Arts & Letters
The nymph Calypso
Planning to leave Calypso in the lurch,
Odysseus snuck off to build a ship.
He found the right-shaped boughs of larch or birch
Or spruce, for all I know, from which to strip
The bark, and ... but the details we can skip.
I won't pretend that I've done much research.
He had to build a ship and he knew how.
Just how he did it hardly matters now:
Enough to say he juggled rib and spar.
Calypso came to him and said, "I see
That duty calls. Will you be going far?
You wouldn't have your mind on leaving me,
By any chance? Forget the trickery
For once, and if you're following your star
Just say so. Circe lured you with a song.
At least I wasn't stringing you along."
"It's time," he said. "I'm an adventurer.
I sail in search of things. It's what I do.
I'd heard about how beautiful you were,
So lovely that I came in search of you.
But now I know you and need something new
To challenge me." He wryly smiled at her
To show he knew he sounded like a ham.
"You wanted me. Well, this is what I am."
"All very well," Calypso said, "but I
Have an investment here. You had to quit
Sometime, and I gave you a reason why.
Old studs like you need youth to love. I'm it.
I'm always eager, and you're still quite fit:
A last adventure to light up the sky.
I'll tell my tale forever, don't forget:
The greatest lover that I ever met."
Odysseus could see the point, but still
He stood his ground, a man of destiny
Proclaiming his ungovernable will
To follow the unknown out to the sea
Beyond the sea, and solve the mystery
Of where the world went next, and not until
He had would he find rest. Calypso said,
"No wonder that you turned up here half dead."
That night the two of them made love again.
She slapped herself against him when she came
The way she always did, but even then
She let him know she knew things weren't the same.
She cried out his polysyllabic name -
Something she'd never done for other men -
As if, this time, he was no longer there.
But though she flattered him with her despair,
Already he had made the break. His mind
Was elsewhere, on a course she could not guess.
She thought her hero had new worlds to find
Out on the edge of the blue wilderness,
But he had lied, to cause her less distress.
We needn't think of him as being kind:
He simply knew the truth would drive her mad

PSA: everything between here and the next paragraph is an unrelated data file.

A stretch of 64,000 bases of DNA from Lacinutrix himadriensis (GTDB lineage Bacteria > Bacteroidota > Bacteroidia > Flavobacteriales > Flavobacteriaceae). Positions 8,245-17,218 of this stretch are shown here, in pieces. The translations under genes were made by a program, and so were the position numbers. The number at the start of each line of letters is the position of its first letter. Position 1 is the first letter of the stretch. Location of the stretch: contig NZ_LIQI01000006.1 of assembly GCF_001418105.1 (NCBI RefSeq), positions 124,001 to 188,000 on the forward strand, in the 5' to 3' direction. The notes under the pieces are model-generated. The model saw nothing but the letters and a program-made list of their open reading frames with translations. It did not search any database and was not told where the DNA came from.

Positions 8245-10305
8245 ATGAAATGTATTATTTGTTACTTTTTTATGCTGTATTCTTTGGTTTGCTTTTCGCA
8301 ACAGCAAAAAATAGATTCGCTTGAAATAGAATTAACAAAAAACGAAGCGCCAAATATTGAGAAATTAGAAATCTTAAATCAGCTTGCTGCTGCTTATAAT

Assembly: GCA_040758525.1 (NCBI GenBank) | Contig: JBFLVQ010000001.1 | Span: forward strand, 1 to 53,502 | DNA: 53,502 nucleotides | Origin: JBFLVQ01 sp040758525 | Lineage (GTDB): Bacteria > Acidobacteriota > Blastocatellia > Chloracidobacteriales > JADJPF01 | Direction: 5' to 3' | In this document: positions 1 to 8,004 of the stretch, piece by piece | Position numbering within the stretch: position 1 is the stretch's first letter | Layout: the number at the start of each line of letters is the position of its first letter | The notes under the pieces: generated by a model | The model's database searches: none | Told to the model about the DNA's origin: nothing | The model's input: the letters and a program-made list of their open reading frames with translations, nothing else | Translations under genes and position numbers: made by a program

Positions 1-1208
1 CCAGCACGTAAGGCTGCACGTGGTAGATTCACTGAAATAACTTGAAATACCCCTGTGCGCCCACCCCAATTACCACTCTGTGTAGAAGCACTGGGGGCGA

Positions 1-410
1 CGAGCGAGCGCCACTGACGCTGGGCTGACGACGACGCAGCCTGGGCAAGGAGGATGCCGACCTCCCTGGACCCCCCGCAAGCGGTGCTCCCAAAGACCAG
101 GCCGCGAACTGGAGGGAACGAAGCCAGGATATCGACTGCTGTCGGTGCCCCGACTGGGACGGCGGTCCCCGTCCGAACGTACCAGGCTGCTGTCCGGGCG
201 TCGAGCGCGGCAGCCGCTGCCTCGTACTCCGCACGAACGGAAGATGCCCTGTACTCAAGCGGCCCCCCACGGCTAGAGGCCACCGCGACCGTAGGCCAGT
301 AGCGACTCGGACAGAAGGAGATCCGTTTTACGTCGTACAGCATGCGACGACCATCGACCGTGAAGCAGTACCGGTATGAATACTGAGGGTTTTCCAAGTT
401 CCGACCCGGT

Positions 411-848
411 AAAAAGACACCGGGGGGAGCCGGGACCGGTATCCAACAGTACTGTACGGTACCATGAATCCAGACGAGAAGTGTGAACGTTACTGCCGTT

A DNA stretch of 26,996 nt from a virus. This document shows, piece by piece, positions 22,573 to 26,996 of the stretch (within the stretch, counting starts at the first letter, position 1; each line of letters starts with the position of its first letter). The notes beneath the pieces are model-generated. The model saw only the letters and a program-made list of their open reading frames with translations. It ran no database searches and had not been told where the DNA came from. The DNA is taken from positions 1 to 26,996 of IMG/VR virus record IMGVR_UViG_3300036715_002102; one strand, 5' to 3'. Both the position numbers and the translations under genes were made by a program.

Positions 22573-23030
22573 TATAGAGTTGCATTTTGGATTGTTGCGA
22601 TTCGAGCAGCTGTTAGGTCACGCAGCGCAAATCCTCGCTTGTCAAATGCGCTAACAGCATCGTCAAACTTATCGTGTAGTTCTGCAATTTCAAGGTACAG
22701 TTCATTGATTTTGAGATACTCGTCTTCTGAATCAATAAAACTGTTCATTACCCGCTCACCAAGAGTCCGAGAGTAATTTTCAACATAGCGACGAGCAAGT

And make her fight with everything she had.
After he left, she let the world believe
She'd given him the boat: a likely tale
That Homer swallowed whole. Keen to deceive
Even herself, for no nymph likes to fail -
The Miss World of the Early Age of Sail
Had never yet known such a cause to grieve -
She spread the story that he'd only gone
Because she told him legends must go on.
But he was going home. There, in the end,
Lay the departure point for his last quest.
Age was a wound that time indeed would mend
But only one way, with a long, long rest.
For that, familiar territory is best.
As for Penelope, he could depend
On her care for the time he had to live.
Calypso wanted more than he could give,
And it was time to take, time to accept
The quiet bounty of domestic peace.
After he killed the suitors who had kept
His wife glued to the loom, she spread the fleece
Of their first blanket and they found release
Together as they once had. Though she wept
For their lost years, she gave him her embrace,
And he looked down into her ageing face
And saw Calypso. What the nymph would be,
Given the gift of time, was there made plain,
Yet still more beautiful. Penelope,
Because she knew that we grow old in pain
And learn to laugh or else we go insane,
Had life unknown to immortality,
Which never gets the point. "Well, quite the boy,"
She murmured. "And now tell me about Troy."
Later the poets said he met his fate
In the Atlantic, or perhaps he went
Around the Horn and reached the Golden Gate.
Space vehicles named after him were sent
Into infinity. His testament,
However, and what truly made him great,
Was in the untold story of the day
He died, and, more or less, had this to say:
"Penelope, in case you ever hear
The nymph Calypso loved me, it was so:
And she tried everything to keep me near
But finally she had to let me go
Because she knew I loved you. Now you know,
And I can move on, having made that clear."
And so he did, while she knelt by his side,
Not knowing, as he sailed on the last tide,
That just this once he almost hadn't lied.
Clive James was an author, critic, broadcaster and poet. He wrote more than 20 books, including his memoir, The Blaze of Obscurity, and a collection of essays, The Revolt of the Pendulum.
"It's time," he said. "I'm an...
Nothing without context.Politics, society, culture.
Subscribe for full access.
Keep in touch.
Stories from The Monthly delivered free to your inbox
From the front page
Cold was the ground: ‘Sorry for Your Trouble’
Surrounded by pygmies: Malcolm Turnbull’s ‘A Bigger Picture’
The screens that ate school
In This Issue
Arthur Calwell & Peter Kocan
More in Arts & Letters
Her too: ‘The Assistant’
Snap-back: Dua Lipa’s ‘Future Nostalgia’
Consolations in isolation: ‘The Platform’ and ‘Free in Deed’
More in Poetry
East Melbourne liturgy
Les Murray’s magisterial ‘Collected Poems’
Barron Field and the myth of terra nullius
It’s about time
Are you enjoying the Monthly?
You can subscribe and receive full digital access on the website, and via the iPhone and iPad apps.Subscriptions start from $44.95.
You’ve read your free for this month
But you don't have to stop here.Subscribe to the Monthly and enjoy full digital access.
Subscriptions start from $44.95.
View the discussion thread.
By logging in you agree to our
Terms of service and
If you're an existing print subscriber,
and you have never logged in, you may need
to activate your Schwartz Media account.
We're here to help. Email us at [email protected]
Freecall 1800 077 514 (Australia only)